The busway would provide benefit only during peak times. At other times, the A428, St Neots Road and A1303 provide a direct and only marginally slower route. We’ll assume (pessimistically) that peak-time congestion in 2031 spans two hours at each end of the working day. (Currently it is about 40 minutes, according to analysis by Dr Ian Lewis’s team of Citi 4 bus journey data.)
Extrapolating to 2031
From 2016 to 2031, population is expected to grow 75% in settlements that would be served by the busway (see Appendix A). All other things being equal, we would therefore expect demand for the existing bus services to increase by 75%. If we assume that the current service frequency of 4 buses/hour optimally matches demand, then we would expect 7 buses/hour to run in 2031 if no busway were built.
Modelling for the proposed busway anticipates demand for 9 buses per hour, meaning that only 2 buses/hour can reasonably be attributed to additional demand created by the busway.
If we assume that each bus is occupied by 68 passengers (i.e. 90% of a Guided Busway double-decker’s capacity). That equates to 544 additional peak-time passenger journeys per day attributable to the busway.
The choice of 30 years for depreciating the capital costs is reasonable, though somewhat arbitrary. The report considered 60 year costs, which is a fair estimate for the useful life of the asset. As both time spans are justifiable, both should be used for calculating a per-passenger-journey cost.
If we assume that shoppers and leisure travelers replace commuters during the weekend travel peaks, 544 extra passenger journeys daily equates to just under 200,000 extra passenger journeys per year. That is 5.5% of the 3.7 million claimed.
The 60-year cost of £221m works out at £18.40 per passenger journey, or £36.80 per return journey, or £13,400 per passenger per year.
The 30-year cost of £181.5m works out at £30.25 per passenger journey, or £60.50 per return journey, or £22,000 per passenger per year.
Those figures reinforce the ‘very poor value for money’ 0.21 BCR (benefit to cost ratio) already calculated by the City Deal’s consultants.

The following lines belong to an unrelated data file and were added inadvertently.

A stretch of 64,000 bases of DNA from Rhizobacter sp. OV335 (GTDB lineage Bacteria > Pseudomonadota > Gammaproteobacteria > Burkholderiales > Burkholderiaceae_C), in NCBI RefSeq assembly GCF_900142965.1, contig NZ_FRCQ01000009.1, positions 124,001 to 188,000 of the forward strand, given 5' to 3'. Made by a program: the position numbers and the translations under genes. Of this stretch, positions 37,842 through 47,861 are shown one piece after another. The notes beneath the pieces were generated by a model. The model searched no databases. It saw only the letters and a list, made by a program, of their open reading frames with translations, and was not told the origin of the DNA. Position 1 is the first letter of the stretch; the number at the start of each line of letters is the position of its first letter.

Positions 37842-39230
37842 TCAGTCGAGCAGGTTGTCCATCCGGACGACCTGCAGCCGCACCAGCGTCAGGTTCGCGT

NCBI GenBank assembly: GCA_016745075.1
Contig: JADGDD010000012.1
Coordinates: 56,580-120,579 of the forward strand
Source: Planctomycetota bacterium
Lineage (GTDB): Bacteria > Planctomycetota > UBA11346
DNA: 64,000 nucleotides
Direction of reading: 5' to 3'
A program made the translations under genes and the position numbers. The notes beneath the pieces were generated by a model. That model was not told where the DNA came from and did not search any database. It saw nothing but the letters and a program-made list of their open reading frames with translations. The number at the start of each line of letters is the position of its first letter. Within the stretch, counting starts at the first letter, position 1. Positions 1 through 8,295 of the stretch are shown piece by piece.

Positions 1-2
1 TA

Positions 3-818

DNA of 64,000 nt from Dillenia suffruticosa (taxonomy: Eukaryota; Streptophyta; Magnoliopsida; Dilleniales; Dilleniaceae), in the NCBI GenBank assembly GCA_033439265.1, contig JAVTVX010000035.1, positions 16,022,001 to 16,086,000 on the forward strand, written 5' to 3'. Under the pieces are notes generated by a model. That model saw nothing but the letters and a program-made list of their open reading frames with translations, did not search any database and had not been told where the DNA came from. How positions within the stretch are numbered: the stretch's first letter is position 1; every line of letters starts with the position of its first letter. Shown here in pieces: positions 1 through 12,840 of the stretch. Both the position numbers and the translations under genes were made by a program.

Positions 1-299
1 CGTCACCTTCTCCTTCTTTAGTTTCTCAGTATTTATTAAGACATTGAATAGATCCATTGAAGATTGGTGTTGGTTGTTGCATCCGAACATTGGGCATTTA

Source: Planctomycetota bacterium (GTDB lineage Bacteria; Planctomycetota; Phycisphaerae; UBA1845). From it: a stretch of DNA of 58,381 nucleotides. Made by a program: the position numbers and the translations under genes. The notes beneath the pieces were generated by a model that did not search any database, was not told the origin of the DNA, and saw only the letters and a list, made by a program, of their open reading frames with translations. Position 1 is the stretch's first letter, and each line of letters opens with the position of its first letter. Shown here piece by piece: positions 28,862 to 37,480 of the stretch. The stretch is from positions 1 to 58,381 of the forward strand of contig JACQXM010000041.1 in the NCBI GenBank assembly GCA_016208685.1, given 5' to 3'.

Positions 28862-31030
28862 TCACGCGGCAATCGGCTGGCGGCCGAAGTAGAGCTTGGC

We’ve also examined commuter numbers to give the above figures a reality check. The 2011 Census commuting data shows that 303 people commuted by bus to Cambridge from Cambourne, Highfields Caldecote, Hardwick, Toft, Comberton and the Eversdens (see Appendix B). That represents an 11.3% modal share of all commuters to Cambridge. That’s already well above the national average of 7% (DfT Modal Comparisons 2015).
All other things being equal, population growth between 2011 and 2031 should see the number of bus commuters grow by 85% to 560.
If we assume that commuter figures are a close proxy to peak-time travellers, then the 272 extra passengers per day attributable to the busway (dividing by two the 544 extra passenger journeys calculated above) would equate to a 48.5% increase in bus patronage, taking the modal share from 11.3% to 16.8%.
That seems reasonable, and therefore provides confidence that the investment cost calculations above are also reasonably accurate.
Q2. Why did the Board go public with a severely underestimated per-passenger-journey investment cost?
Q3. Does the Board accept our calculations? If not, will the board publish how it calculates the investment cost per new passenger journey attributable to the proposed busway?